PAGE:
Why mergers and acquisitions FAIL: They were set up to do just that from the very start!

For many not-for-profit boards, stewardship of the organization’s longstanding mission is job one. They take the enhancement and preservation of the mission quite seriously and frequently that means keeping the structure, operational character, brand, and historical context intact to the greatest extent possible. Anything else would be deemed an abandonment of post, a breakdown, a total and complete failure.

Whenever I discuss future strategic options with such organizations, especially within the health care industry – which continues to consolidate at a healthy clip – this bias is often not very subtle. For organizations sailing along with a good tailwind, that’s usually fine. But for those struggling, there is a “merger and acquisition as last resort” mentality that can permeate and dominate the board’s thinking. I don’t dismiss that at all; staying the course is frequently the very best course to pursue. However, this mindset can create blindspots and so it’s worth exploring whether to challenge that kind of thinking.

One strategy is to affirm the meaning behind the mission. For example, one organization where I worked saw its mission as providing high quality and exceptional access for home health services to residents within inner city communities, ones often facing difficult racial disparities and lack of service availability. It was a great mission. As that organization pondered its next phase, one issue became clearer and clearer to me: some board members were focused on ensuring that that community continue to receive high quality and exceptional access care by that same organization while others took a less parochial view and thought more so about the community’s fundamental needs and how best to help meet them. The board ultimately confronted this internal friction and determined that the latter perspective was the one they wanted to collectively embrace. This decision changed the outcome of their deliberations and altered the course of that organization.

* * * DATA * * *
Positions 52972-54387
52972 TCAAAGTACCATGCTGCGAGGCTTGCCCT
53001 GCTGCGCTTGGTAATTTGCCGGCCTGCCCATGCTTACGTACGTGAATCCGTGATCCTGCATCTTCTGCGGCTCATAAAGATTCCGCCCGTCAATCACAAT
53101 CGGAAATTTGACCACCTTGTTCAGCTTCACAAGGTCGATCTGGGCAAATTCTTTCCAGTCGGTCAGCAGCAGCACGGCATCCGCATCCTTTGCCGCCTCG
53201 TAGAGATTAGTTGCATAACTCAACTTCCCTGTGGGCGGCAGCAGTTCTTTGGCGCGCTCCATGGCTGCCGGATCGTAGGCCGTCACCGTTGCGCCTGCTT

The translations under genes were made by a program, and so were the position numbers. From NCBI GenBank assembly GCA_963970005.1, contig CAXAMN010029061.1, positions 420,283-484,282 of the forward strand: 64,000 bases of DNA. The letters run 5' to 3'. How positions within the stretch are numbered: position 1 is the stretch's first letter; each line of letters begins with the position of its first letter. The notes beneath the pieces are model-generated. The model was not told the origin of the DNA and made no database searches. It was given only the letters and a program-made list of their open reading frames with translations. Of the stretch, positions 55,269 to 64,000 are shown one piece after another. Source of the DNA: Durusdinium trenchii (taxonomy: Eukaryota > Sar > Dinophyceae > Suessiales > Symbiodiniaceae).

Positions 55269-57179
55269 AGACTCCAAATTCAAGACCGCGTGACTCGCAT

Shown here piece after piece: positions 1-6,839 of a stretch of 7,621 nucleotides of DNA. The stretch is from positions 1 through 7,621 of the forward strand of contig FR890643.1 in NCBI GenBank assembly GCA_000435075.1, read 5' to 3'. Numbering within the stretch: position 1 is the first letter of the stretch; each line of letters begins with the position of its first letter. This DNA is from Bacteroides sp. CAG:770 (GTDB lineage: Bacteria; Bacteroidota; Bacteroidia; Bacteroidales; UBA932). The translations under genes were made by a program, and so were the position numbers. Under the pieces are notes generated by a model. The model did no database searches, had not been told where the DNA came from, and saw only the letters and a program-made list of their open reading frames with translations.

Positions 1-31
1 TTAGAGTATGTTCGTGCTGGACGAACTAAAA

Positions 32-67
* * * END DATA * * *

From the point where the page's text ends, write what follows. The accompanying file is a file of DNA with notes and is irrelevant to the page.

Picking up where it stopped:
But sometimes, the organization-centric (I could say “insular”) point of view prevails. When those types of organizations run into financial, operational, or regulatory difficulty and then eventually feel forced to pursue a merger or be acquired, the failure mindset becomes cemented into that organization’s thinking. Even though no one typically states “we only did this because we had to”, many will read the tea leaves and properly detect the undertones quite accurately – they don’t say this explicitly, but they might as well.

Eventually, when the merger or acquisition takes place, there are board members, executives, managers, and staff who walk into the front door of that new relationship with the attitude that they have failed. This is not at all helpful to the other entity involved (though there is a corollary scenario, i.e., everyone on that side of it may walk in the front door feeling as though they have won) and can set the stage for difficult implementation and integration challenges.

The antidote is to ensure, on both sides, that there is a focus on what is best for the community as part of the formation process and that this basic winner-loser dynamic is never established in the first place. Going further back in time, I would recommend that leaders and board members consider mergers and acquisitions from a position of possible strength – not as a last resort Hail Mary – for their organizations.

When these types of decisions are established from the very beginning as a desperation move, it’s no wonder that the resulting merger or acquisition ends up failing desperately somewhere down the line.

One response to “Why mergers and acquisitions FAIL: They were set up to do just that from the very start!”

  1. Great insight!


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